Just the other day, I asked myself why doesn’t someone come up with a test for choline deficiency. I constantly address this critical nutrient for patients, especially women of child bearing age and especially those with PEMT snps.
Women of child bearing age are at risk of choline deficiency since they give away tons of choline to their infants. Patients with PEMT snps (little genetic changes in their DNA code) can’t make enough phosphatidylcholine, a fat essential to cell membrane health. I have therefore prescribed a lot of eggs or liver which are both high in choline. If allergies or preferences prohibit adequate intake of these foods, supplement companies have products with soy or sunflower lecithin to make up the difference. They rank high on my dispense list.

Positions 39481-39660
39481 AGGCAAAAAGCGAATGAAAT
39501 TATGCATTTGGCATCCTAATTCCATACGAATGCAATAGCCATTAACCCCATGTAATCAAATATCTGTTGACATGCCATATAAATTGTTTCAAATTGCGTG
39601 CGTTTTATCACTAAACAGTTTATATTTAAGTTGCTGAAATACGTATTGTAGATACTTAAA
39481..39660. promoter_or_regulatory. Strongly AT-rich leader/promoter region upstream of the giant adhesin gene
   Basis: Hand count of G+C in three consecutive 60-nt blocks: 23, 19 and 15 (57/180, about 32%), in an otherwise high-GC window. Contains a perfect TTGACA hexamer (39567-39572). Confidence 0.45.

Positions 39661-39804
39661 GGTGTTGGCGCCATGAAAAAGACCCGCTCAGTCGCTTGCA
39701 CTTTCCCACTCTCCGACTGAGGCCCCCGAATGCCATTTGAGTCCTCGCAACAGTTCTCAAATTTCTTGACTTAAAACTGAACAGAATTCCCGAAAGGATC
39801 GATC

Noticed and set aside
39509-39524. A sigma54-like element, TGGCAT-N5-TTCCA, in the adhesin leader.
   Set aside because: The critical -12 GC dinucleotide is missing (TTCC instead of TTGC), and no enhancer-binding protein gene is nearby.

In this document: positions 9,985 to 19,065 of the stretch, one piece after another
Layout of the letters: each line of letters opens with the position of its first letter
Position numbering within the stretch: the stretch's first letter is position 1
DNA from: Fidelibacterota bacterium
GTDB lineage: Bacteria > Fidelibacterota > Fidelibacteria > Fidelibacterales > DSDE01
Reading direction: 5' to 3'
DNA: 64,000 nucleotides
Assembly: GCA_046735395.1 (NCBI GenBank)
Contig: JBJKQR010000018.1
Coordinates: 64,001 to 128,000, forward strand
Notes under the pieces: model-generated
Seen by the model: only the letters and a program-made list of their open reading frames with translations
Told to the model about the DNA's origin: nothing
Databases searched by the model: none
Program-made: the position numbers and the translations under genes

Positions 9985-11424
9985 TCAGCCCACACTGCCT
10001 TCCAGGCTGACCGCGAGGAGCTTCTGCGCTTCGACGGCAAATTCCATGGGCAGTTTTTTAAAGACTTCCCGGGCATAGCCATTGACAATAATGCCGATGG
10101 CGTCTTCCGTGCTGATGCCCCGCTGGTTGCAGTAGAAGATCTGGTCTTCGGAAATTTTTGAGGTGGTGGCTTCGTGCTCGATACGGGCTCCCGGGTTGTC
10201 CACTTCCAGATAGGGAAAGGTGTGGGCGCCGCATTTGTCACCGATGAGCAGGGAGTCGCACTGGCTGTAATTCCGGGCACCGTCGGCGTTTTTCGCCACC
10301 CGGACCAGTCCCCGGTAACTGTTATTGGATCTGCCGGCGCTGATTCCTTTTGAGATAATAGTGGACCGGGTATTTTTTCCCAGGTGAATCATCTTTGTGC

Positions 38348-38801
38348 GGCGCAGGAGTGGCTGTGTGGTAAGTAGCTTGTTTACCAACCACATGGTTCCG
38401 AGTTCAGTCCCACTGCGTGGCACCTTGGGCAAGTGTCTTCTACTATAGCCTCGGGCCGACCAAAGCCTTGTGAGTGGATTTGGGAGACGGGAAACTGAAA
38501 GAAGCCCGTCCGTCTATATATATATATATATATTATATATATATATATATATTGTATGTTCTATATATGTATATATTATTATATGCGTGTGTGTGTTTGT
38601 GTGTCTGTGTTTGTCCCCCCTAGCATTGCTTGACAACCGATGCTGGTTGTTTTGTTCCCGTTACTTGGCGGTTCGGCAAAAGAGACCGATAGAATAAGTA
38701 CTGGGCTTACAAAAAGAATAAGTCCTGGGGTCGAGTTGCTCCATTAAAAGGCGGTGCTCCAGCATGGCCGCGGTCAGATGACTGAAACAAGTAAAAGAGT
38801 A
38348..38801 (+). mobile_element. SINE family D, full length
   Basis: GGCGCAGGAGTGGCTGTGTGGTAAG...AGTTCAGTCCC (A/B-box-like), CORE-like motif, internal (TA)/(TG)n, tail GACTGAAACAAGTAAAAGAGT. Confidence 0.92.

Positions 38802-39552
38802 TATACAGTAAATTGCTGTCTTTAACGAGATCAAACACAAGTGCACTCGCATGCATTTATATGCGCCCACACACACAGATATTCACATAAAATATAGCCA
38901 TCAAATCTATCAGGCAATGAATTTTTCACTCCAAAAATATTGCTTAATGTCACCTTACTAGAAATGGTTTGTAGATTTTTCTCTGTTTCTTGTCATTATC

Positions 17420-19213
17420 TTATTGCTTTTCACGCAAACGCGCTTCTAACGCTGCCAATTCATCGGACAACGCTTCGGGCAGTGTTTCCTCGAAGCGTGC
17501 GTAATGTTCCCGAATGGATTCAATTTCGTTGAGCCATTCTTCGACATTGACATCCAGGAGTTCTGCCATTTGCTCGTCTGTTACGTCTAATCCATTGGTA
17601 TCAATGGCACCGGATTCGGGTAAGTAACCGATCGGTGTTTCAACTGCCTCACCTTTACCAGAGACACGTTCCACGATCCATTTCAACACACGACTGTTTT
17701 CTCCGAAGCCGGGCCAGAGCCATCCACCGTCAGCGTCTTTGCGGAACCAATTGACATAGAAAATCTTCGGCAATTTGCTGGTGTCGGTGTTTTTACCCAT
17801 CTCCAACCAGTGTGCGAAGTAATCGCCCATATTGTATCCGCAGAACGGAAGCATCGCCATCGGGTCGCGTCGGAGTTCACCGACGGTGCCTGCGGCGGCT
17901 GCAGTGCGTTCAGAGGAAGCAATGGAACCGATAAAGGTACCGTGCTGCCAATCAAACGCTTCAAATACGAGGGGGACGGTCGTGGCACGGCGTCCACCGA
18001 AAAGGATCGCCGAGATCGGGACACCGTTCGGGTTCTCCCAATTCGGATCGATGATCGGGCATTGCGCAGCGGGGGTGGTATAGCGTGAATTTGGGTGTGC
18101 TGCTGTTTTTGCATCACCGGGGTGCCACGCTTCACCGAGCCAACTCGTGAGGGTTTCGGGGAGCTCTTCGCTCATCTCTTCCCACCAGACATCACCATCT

Finally, someone read my mind. UNC researchers took seriously the CDC’s concern that 90% of Americans don’t eat enough choline. They knew that choline levels in the blood do not reflect whether someone is eating enough choline. They studied the issue and proposed a study that the NIH deemed worth of funding with 2.6 million dollars.
I am sure that we will be waiting a few years for an actually available test to use in patient care. I will await it eagerly so I can add to my functional MD tool chest. Until then, I will continue to recommend food or supplement sources of choline, helping patients to live healthier more abundant lives.
Sanctuary Functional Medicine, under the direction of Dr Eric Potter, IFMCP MD, provides functional medicine services to Nashville, Middle Tennessee and beyond. We frequently treat patients from Kentucky, Alabama, Mississippi, Georgia, Ohio, Indiana, and more... offering the hope of healthier more abundant lives to those with chronic illness.